-- South Sudan on Wednesday launched 28 projects
under the National Adaptation Programs of Action (NAPAs), making
Juba eligible to acquire funding of up to 50 million U.S.
dollars for implementation of programs seeking to address
Joseph Bartel, Undersecretary in the
Ministry of Environment and Forestry, said the government has
indentified five projects toward developing environmentally
friendly agriculture, early warning system, wetland protection,
renewable energy and mainstreaming environmental policies and
Bartel urged the government to enact
legislations that can protect the environment by ensuring
increased funding to environmental conservation efforts and
enforce stringent punishment and also ensure that increased
funding to the 28 projects listed in the NAPAs.
“Once we get the environmental law, we
are going to go after anybody including the oil industry
that is currently not being monitored,” he said.
NAPA is an initiative of the UN
framework convention on climate change (UNFCC) that provides a
process for Least Developed Countries (LDCs) to identify
priority activities that respond to their urgent and immediate
needs to adapt to climate change. So far 51 countries have
responded to it.
Environment Minister Josephine Naphon
said NAPAs would help guide the country to stop over-reliance on
thermal energy and shift to renewable energy by 2020.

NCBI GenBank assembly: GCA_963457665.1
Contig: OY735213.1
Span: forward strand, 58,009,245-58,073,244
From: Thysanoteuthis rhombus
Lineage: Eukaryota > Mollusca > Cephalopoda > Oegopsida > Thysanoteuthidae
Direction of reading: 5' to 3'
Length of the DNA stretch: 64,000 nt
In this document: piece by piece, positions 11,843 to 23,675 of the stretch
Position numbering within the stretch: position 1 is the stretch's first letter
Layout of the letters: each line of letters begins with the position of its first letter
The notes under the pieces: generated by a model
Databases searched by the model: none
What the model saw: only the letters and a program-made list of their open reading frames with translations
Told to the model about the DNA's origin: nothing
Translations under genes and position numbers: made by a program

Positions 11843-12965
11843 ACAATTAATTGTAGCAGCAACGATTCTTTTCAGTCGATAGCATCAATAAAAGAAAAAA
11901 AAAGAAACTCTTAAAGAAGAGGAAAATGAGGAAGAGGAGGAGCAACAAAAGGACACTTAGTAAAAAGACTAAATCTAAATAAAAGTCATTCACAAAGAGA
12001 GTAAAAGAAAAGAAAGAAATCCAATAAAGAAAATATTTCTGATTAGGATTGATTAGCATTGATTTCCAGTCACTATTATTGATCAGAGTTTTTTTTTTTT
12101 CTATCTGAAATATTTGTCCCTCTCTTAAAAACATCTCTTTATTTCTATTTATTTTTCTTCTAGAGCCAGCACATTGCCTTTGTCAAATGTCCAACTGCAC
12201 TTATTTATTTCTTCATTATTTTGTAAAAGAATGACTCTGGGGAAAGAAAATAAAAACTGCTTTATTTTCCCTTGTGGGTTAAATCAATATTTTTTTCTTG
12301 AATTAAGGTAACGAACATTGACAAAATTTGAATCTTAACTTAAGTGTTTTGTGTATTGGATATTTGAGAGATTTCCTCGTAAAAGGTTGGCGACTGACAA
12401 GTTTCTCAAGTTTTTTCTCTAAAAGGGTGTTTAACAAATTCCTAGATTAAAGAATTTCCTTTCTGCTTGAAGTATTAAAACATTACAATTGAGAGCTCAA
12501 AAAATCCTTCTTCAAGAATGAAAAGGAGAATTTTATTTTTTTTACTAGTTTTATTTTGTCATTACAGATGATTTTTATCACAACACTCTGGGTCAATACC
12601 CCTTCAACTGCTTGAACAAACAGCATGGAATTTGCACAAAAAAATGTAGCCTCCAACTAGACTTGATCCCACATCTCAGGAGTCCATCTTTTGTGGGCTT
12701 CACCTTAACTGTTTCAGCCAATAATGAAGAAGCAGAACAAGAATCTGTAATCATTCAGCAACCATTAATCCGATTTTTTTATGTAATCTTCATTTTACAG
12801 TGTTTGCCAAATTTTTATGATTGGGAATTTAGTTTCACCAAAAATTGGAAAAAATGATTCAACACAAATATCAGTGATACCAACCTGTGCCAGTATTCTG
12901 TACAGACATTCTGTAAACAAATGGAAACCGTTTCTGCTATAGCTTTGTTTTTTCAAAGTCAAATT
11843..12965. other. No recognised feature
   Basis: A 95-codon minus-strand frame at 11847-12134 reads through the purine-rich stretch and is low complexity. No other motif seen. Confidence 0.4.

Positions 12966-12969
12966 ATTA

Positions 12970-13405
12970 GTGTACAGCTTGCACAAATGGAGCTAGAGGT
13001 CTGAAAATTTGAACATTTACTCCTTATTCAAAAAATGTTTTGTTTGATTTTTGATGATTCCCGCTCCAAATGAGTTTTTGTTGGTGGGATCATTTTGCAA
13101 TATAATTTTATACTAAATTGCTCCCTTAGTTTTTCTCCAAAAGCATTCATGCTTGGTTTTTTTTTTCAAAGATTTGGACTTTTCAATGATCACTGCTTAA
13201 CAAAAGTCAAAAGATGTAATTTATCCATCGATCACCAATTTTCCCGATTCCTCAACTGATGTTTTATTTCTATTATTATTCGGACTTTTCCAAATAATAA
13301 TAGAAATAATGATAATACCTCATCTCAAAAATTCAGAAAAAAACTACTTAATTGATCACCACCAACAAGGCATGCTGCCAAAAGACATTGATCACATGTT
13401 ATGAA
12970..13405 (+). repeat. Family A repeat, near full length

Asrad Khan, UN Environment Program (UNEP)
South Sudan Program Manager, said South Sudan remains one of the
countries in the world with the highest deforestation rates,
which has made it prone to disasters such as drought and
flooding that have severely devastated crop and livestock
production in the eastern and northern parts.
He said implementation of NAPAs would
strengthen efforts to combat negative effects of climate change
on livelihoods and boost food security.
“Climate change has no boundaries. So
you it is very important for a country like south Sudan
which is prone to disasters to adapt the NAPA to ensure that
we use the natural resources wisely and start to take action
now,” Khan said.
South Sudan is prone to recurrent
floods every year in the rainy season—May to October—which
threatens the lives and livelihoods of the local population and
their communities, according to the United Nations Education,
Scientific and Cultural Origination (UNESCO).
The agency said destruction of homes,
schools, crops and agricultural lands lead to a loss in
potential income, food insecurity, disrupted educational
opportunities and delayed delivery of basic services in South